Closing Supply-Chain Risk Gaps through Teamwork and Internal Communication
Good internal communication is a hallmark of a successfully run company. How many dairy processors realize the role that good internal communications play in supply-chain management?
When adding or changing suppliers, does your company have a formal communication process for relaying information between the quality assurance team, procurement and upper management? If not, an out-of-spec product could be the result, leading to a costly corrective action, FDA 483 warning letter, a product recall or worse.
Food safety plans are required under FSMA and have always been vital, but internal communication, recordkeeping and teamwork are just as critical to consistently producing safe, quality products – they also reduce insurance risk.
When advising a food processor on insurance options, a broker must emphasize the importance food safety plans play, not only in regulatory compliance but in the processor’s ability to obtain the best value from their insurance coverage. Insurance underwriters review food safety plans in hopes of insuring best-in-class processors while avoiding those with poor controls. Underwriters are particularly interested in reviewing food safety plans in order to gauge a processor’s ability to mitigate product liability and product recall issues related to suppliers.
In order for a food safety plan to be effective, strong internal communication must exist. Remember that your food safety team needs and wants to conduct supplier verification activities before a new ingredient is used or new supplier is hired.
If a supplier scores as a “significant risk” through Quality Assurance (QA), this information should be communicated to top management as well as your insurance broker. Doing so will enable your organization to financially control and mitigate risks by utilizing a wide range of insurance and non-insurance risk transfer methods.
Brokers may advise top management to require significant risk supplier to do the following:
- Name your organization as a named insured on their insurance
- Purchase increased product liability limits or purchase product recall insurance
- Purchase manufacturers errors and omissions coverage, rejected government shipments coverage or temperature errors and omissions coverage
- Include high risk suppliers, customers and service contractors in your mock recall exercises
Brokers specializing in food processing can even accompany their clients on external visits to the high-risk suppliers. When advising a food processor on insurance options, a broker must emphasize the importance food safety plans play, not only in regulatory compliance but in their ability to obtain the best value from their insurance coverage. Insurance underwriters review food safety plans in hopes of insuring best-in-class processors and while avoiding those with poor controls. Underwriters are particularly interested in reviewing food safety plans in order to gauge a processor’s ability to mitigate product liability and product recall issues related to suppliers.
How can a food processor systematically and accurately identify the suppliers that pose ‘significant risk’? There are tools available that help make easy.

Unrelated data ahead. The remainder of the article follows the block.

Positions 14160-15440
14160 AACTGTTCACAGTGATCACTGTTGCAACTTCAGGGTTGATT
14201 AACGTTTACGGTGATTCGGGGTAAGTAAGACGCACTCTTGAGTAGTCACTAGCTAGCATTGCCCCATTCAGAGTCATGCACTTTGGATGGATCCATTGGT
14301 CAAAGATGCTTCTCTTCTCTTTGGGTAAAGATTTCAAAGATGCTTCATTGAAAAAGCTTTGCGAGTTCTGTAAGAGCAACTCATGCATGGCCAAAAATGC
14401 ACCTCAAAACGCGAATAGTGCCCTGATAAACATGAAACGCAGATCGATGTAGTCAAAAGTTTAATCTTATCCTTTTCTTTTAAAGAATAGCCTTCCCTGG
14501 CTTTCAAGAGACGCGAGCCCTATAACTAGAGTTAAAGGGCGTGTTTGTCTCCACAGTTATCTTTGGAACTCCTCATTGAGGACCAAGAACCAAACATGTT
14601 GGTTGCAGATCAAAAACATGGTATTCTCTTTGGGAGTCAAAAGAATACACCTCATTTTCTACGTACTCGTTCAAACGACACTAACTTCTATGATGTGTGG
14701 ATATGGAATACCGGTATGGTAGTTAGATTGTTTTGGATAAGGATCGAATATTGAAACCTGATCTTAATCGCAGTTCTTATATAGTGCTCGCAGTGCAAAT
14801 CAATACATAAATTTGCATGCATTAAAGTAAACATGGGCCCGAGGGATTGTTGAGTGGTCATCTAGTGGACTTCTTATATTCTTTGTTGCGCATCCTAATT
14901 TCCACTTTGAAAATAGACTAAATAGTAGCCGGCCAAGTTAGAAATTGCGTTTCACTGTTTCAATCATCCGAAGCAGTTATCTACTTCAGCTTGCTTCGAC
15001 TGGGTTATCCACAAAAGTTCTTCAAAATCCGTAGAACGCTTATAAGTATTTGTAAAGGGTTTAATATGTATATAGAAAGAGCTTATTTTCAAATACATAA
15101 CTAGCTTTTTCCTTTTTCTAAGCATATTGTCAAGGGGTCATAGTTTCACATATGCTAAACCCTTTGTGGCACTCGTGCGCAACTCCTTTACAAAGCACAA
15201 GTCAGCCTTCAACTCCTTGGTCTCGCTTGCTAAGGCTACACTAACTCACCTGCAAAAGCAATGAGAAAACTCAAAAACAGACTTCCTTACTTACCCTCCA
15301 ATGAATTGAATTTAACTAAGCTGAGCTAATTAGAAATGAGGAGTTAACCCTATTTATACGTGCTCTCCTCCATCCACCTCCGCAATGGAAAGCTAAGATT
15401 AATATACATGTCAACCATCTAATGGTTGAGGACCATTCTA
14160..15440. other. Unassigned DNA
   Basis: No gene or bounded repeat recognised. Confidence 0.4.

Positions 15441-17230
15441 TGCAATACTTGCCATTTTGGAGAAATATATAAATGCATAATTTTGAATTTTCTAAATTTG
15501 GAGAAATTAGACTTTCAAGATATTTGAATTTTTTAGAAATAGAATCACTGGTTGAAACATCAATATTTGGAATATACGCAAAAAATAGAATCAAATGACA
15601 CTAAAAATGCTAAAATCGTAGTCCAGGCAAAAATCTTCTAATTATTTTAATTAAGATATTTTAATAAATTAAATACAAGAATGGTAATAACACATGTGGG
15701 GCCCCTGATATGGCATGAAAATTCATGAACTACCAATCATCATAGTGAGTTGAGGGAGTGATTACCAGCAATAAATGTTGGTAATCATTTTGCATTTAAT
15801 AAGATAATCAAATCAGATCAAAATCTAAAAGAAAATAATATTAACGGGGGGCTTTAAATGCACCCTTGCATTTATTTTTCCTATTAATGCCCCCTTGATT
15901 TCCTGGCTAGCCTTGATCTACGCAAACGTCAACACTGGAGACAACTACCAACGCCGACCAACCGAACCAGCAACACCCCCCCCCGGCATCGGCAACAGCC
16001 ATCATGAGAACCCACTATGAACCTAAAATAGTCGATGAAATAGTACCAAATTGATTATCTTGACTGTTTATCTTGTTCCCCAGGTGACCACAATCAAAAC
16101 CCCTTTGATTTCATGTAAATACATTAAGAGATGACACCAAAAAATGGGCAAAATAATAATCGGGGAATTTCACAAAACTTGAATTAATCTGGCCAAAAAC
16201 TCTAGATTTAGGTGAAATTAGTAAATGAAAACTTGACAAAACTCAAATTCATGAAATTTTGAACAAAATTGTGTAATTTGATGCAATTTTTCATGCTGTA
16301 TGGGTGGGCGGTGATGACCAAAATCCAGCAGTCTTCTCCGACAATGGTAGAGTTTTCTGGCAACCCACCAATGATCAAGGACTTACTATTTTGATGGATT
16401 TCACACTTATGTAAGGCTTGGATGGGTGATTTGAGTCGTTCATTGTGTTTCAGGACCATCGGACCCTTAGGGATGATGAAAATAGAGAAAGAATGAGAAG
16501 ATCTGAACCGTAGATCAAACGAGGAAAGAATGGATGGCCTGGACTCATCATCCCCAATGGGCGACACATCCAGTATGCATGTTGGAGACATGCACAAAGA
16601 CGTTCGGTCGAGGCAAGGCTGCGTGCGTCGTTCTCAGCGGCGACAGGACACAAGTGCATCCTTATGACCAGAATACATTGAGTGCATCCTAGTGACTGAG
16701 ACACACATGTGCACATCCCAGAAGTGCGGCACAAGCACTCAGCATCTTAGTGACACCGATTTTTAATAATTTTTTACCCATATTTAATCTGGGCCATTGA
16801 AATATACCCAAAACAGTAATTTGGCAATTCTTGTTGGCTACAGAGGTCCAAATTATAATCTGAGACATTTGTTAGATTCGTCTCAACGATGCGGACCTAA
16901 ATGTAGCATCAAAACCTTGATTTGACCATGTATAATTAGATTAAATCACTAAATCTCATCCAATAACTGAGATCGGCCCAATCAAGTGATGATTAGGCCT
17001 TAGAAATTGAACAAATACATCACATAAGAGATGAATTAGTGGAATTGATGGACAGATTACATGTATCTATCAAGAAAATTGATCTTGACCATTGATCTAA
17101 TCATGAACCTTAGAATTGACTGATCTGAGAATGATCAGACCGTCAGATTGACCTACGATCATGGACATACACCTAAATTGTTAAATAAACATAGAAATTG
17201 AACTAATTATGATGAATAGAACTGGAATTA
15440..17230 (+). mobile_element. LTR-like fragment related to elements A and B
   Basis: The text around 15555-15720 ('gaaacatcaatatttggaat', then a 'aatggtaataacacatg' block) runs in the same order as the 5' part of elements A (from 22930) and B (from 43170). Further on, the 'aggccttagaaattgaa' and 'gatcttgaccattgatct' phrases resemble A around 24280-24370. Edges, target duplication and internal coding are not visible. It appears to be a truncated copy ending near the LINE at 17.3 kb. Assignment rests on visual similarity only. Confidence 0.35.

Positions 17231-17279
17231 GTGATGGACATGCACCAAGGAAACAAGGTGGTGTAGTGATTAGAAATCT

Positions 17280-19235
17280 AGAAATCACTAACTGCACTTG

Innovation Center for U.S. Dairy (IC) provides ready-to-use resources for dairy processors, including a risk assessment calculator and food safety guidance document. Both of these tools are available in the IC’s Supply Chain Toolkit
Risk Assessment Calculator
Using the IC’s Risk Assessment Calculator, one can assess supplier risk and develop a supply chain program to identify and close food safety gaps. It can expose a myriad of potential risks posed to a dairy operation beyond those presented by ingredients entering a facility and includes review of risks posed by suppliers such as:
- Service Contractors, including
- Pest Control
- Uniform Services
- Transportation Suppliers
- Storage & Warehouse locations
- Contract Manufacturers
This Excel tool provides a documented system of scoring supplier risks against a “minimum” and “better practice” criteria. Being risk-based, the tool links to hazard analysis and who controls the hazard. Depending on the risk potential throughout the supply chain, a supplier is assessed a nominal, moderate or significant risk and scored accordingly.
Food Safety Guidance Document
The Food Safety Guidance Document covers 23 areas, from allergen management to traceability. This risk mitigation document goes well beyond basic compliance and includes a minimum to best practices spectrum of suggested actions that a processor could establish for a supplier.
If a processor utilized calculator tool and the guidance document, the result is a highly organized food safety document which captures, in writing, reasons why corrective actions may or may not be required to control the risks posed by a particular supplier. As an added benefit, these tools also moderate your product liability and recall insurance exposures.
Ultimately, it is up to the dairy processor to be on top of the food safety risks. Through teamwork and good communication your organization’s upper management, food safety teams and insurance broker can close the gaps caused by supply-chain risks, making both your company better and your products safer.
M3’s Food & Agribusiness Practice advisors can help your organization develop a solid food safety plan.
This blog post is an article by Jim Brunker, originally published by The Cheese Reporter in November of 2017. M3’s Food & Agribusiness professionals are regular contributors to the Cheese Reporter. Read the most recent M3 articles on cheesereporter.com.